The history of Ashtanga Yoga

Our Ashtanga yoga has an interesting history. The oldest remaining specific text was written by Patanjali, an ancient sage who summarised Ashtanga Yoga in the Yoga Sutras. Patanjali’s teachings embraced the eight limbs of yoga, saying this is the way to true enlightenment.

The modern history of Ashtanga Vinyasa Yoga comes to us through the famous Yoga Teacher Krishnamacharya, who learned the practice from Ramamohana Brahmachari, a yoga teacher living in the Himalayan Mountains near Lake Manasarovar, Tibet. Aside from the modern history of Ashtanga Vinyasa Yoga, Krishnamacharya was also able to track down an old copy of a document known as the Yoga Korunta in the old National Archives of India in Calcutta, which detailed philosophies, asanas, bandhas and many other elements of Ashtanga yoga. This was passed down to Sri K. Pattabhi Jois, who spent many years studying and teaching under Krishnamacharya.

Sri K. Pattabhi Jois is widely regarded as having popularised modern Ashtanga Yoga, establishing the Ashtanga Yoga Research Institute and devoting his life to the practice before passing away in 2009. He taught Yoga throughout India and passed his methods on to devotees, including a Belgian man who helped to introduce Ashtanga Yoga to a Western audience. The master embarked on many ‘world tours’ to spread the word of Ashtanga Yoga, while students would embark on pilgrimages to Mysore, where Pattabhi Jois was based. From there, Ashtanga yoga spread throughout the world.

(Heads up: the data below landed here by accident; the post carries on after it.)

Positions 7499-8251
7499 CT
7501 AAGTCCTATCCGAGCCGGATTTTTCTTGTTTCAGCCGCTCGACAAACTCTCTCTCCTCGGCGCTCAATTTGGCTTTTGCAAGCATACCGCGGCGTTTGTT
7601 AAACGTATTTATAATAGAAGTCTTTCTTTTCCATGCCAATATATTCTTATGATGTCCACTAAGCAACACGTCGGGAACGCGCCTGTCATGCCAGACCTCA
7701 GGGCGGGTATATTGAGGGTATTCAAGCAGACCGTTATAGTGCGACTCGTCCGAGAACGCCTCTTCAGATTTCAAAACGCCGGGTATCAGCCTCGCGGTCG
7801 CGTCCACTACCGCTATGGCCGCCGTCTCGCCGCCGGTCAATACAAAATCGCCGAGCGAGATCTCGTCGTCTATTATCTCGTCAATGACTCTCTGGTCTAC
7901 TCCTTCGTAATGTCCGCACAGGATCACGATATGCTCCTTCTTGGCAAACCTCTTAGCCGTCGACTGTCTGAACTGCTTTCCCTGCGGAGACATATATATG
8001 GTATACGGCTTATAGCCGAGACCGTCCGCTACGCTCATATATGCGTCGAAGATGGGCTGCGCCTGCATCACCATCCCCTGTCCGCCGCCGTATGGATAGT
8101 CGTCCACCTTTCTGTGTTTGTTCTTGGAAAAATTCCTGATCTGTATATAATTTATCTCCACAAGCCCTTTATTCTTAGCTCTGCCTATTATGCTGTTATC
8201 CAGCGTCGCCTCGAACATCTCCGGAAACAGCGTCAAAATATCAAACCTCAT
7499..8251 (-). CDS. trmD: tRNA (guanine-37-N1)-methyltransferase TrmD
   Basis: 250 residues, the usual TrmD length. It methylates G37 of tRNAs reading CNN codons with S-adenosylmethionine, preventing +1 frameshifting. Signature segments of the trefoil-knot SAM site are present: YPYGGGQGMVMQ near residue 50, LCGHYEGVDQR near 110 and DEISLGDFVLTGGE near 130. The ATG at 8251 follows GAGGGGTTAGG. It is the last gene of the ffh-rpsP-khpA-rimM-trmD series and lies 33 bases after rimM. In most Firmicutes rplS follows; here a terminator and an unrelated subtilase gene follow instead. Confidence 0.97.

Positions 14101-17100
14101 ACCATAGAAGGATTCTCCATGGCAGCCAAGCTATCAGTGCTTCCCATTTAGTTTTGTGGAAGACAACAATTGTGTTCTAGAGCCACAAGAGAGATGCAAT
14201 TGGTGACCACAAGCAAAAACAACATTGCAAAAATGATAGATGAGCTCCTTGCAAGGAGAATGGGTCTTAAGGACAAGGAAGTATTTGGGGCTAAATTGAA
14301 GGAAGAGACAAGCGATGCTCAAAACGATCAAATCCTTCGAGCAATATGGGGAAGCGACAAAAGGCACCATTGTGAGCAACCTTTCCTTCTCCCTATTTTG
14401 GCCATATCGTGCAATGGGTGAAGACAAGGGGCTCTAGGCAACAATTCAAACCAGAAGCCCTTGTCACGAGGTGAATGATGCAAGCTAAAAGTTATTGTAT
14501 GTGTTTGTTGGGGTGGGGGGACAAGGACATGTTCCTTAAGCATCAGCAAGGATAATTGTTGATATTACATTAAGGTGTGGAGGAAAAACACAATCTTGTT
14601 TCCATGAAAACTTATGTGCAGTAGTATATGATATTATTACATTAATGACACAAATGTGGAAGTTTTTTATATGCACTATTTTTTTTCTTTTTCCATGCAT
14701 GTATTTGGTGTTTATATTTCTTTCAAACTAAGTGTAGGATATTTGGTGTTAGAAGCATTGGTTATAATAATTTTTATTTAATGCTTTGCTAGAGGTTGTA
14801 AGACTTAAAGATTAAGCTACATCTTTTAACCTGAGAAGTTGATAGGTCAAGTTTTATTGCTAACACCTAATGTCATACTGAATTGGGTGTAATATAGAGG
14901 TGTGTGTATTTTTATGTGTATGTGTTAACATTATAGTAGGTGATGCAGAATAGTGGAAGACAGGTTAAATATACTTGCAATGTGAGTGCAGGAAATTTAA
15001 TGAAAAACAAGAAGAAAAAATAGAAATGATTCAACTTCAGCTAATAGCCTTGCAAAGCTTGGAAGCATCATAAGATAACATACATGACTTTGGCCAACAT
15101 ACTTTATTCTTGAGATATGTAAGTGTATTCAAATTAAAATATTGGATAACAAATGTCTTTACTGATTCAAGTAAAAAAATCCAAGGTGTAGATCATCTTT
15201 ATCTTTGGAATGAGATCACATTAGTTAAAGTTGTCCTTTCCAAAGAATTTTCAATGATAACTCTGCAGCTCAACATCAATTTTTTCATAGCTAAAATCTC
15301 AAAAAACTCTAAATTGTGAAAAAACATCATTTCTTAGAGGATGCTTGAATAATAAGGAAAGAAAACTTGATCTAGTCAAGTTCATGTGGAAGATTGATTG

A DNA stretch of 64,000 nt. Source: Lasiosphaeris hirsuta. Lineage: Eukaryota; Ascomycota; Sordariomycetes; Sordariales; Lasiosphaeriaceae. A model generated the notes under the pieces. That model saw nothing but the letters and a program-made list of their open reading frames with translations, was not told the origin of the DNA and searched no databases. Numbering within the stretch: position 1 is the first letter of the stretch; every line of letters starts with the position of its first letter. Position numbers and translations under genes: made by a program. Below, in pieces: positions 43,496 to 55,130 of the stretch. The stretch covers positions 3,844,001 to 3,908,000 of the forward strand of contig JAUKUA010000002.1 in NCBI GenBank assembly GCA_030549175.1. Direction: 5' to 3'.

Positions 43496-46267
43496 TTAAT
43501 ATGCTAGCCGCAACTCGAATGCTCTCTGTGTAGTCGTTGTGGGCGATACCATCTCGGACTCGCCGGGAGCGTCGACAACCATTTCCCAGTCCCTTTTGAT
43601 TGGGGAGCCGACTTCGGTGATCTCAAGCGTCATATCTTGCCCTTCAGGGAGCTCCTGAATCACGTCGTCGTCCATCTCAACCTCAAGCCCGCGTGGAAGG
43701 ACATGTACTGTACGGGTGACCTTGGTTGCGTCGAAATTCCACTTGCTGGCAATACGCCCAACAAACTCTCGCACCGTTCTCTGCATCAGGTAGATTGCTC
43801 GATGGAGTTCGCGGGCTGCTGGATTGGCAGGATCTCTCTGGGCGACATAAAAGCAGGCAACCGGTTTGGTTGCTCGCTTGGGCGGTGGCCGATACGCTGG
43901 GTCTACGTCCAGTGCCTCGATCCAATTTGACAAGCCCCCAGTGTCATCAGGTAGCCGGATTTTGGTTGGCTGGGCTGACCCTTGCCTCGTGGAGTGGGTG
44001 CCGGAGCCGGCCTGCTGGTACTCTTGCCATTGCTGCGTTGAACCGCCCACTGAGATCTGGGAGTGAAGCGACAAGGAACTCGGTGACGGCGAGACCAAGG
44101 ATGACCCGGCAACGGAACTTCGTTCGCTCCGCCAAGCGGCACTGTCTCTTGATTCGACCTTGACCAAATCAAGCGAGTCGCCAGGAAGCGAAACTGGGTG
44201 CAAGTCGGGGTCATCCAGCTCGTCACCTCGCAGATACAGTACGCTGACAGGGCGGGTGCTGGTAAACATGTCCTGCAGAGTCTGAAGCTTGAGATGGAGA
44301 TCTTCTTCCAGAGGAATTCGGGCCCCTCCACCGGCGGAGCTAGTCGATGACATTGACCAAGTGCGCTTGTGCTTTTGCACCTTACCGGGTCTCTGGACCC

Ashtanga yoga for beginners

If you’re looking for beginners’ Ashtanga Yoga in Sydney, North Sydney Yoga is an excellent place to learn this art. Our classes are led by accomplished and experienced teachers with at least three years of formal training under their belts, ensuring those new to Yoga get the best start possible on their journeys.

We have classes devoted to beginners’ yoga in Sydney, where anyone new to the Yoga of Ashtanga, can come along and practice this art. Our Yoga Essentials course is ideal for anyone wanting to practice beginners’ yoga in North Sydney, as it introduces breath, Drishti, Bandhas, Vinyasa and poses. You can step things up with the Yoga Essentials Intensive, which focuses on the unique Mysore style of Yoga in twice-weekly classes. We also offer Beginners Drop-In sessions, where those new to Ashtanga Vinyasa Yoga and people with injuries or medical conditions can enjoy gentle classes at an easy pace. Teenagers and kids can also participate in specific classes, while we also have sessions for those who wish to practice individually with personal guidance from a teacher. Our General and General Focus classes are the perfect next step up from Yoga Essentials, ensuring there is an Ashtanga Yoga class to suit every level of experience.